A 612-pound bluefin tuna sold for a record 333.6 million yen ($3 million) at the first auction of 2019, after Tokyo’s popular Tsukiji market was moved to a new site on the city’s waterfront. The winning bid for the prized yet threatened species at the predawn auction Saturday was more than double the 2013 yearly New Year auction.
It was paid by Kiyomura Corp., whose owner, Kiyoshi Kimura, runs the Sushi Zanmai chain. Kimura has often won the yearly auction past. The self-styled “Tuna King” said “the quality of the tuna I bought is the best.”
Japanese broadcaster NHK showed a beaming Kimura saying that he was shocked by the high cost of tuna this year.
The auction costs are path above normal for bluefin tuna. The fish ordinarily sells for up to $40 a pound ($88 a kilogram), however the value ascends to over $200 a pound close to the year’s end, particularly for prized gets from Oma in northern Japan.
A year ago’s auction was the last at Tsukiji before the market moved to a new facility on a former gas plant site on Tokyo Bay. The move was delayed more than once because of worries over soil contamination.
Japanese are the greatest consumers of the torpedo-formed bluefin fish, and surging consumption here and overseas has led to overfishing of the species. Specialists caution it faces conceivable extinction, with stocks of Pacific bluefin depleted by 96 percent from their pre-industrial levels.
“The celebration surrounding the annual Pacific bluefin auction hides how deeply in trouble this species really is,” said Jamie Gibbon, associate manager for global tuna conservation at The Pew Charitable Trusts.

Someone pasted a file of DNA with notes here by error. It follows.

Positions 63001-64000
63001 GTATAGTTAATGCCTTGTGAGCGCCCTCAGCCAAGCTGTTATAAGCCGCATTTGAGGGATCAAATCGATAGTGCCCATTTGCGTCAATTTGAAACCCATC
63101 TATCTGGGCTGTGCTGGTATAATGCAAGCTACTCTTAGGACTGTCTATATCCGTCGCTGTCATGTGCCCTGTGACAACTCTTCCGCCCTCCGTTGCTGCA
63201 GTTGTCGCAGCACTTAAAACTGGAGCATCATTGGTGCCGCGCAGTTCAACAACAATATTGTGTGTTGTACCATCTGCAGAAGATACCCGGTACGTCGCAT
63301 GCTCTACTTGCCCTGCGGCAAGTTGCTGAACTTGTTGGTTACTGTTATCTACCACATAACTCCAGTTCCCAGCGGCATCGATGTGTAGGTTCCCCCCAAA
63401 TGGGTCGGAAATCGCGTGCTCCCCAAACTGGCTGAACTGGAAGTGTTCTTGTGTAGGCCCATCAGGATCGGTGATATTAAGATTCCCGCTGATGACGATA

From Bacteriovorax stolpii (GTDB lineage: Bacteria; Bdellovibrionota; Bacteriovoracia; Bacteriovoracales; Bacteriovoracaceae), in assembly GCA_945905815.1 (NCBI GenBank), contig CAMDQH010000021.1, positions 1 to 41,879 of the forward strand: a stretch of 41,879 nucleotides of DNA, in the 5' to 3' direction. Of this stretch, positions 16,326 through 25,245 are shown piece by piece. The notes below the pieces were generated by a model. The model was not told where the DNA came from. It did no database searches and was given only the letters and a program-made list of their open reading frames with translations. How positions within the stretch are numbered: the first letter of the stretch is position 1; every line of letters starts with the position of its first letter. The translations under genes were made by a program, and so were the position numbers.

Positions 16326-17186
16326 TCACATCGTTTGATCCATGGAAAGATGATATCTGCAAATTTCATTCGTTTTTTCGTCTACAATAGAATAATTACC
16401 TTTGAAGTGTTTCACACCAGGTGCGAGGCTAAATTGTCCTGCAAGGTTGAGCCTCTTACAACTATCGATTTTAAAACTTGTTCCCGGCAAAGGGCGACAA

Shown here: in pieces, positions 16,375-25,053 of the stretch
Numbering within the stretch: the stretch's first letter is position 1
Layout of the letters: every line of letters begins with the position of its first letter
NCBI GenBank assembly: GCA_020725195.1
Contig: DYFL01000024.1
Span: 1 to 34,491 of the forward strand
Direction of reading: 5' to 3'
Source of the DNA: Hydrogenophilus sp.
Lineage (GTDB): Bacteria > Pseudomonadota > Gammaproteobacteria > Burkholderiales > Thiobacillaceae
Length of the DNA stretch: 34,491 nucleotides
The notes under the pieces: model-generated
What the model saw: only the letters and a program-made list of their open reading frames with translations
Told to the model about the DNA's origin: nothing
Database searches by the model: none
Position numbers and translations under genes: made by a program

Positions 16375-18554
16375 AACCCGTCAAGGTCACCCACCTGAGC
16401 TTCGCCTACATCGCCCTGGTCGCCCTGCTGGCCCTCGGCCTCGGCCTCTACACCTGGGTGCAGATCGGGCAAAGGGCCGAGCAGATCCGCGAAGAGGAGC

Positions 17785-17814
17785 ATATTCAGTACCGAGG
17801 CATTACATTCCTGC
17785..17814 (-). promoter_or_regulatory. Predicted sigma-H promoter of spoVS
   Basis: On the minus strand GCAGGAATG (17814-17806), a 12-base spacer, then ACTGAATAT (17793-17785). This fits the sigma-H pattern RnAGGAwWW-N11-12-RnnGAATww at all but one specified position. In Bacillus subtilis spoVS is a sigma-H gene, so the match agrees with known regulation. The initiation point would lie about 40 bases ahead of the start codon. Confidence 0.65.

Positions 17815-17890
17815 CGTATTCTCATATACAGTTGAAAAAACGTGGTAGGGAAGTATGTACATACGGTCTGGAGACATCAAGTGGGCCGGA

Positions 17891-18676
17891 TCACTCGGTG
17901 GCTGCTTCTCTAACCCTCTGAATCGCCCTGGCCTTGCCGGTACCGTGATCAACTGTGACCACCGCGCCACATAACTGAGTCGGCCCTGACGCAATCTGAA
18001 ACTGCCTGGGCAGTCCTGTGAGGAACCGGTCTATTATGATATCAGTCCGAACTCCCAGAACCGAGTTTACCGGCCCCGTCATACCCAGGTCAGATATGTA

On a normal day a similar sized fish would sell for around $60,000, BBC News’ Rupert Wingfield-Hayes reports from Tokyok. Saturday’s record is in part about status – and it makes a lot of publicity for Kimura and his sushi empire.
In any case, it is additionally a reflection of the scarcity of large Pacific bluefin fish. They are formally recorded by the WWF (World Wildlife Fund) as an endangered species.
In 2018, catches off the coast of Japan were fundamentally down, and since the middle of a year ago costs in Tokyo have climbed by in excess of 40 percent.
There are indications of advancement toward securing the bluefin, and Japan and other governments have backed plans to rebuild Pacific bluefin stocks, with a target of 20 percent of historic levels by 2034.
Decades-old Tsukiji was one of Japan’s most popular tourist destinations just as the world’s greatest fish market. The new market opened in October. A few businesses remained in Tsukiji, however about the majority of the 500 or more wholesalers and other businesses shifted to Toyosu.
Tsukiji is due to be redeveloped, though for now it’s being moved toward a parking lot for the 2020 Tokyo Olympics.
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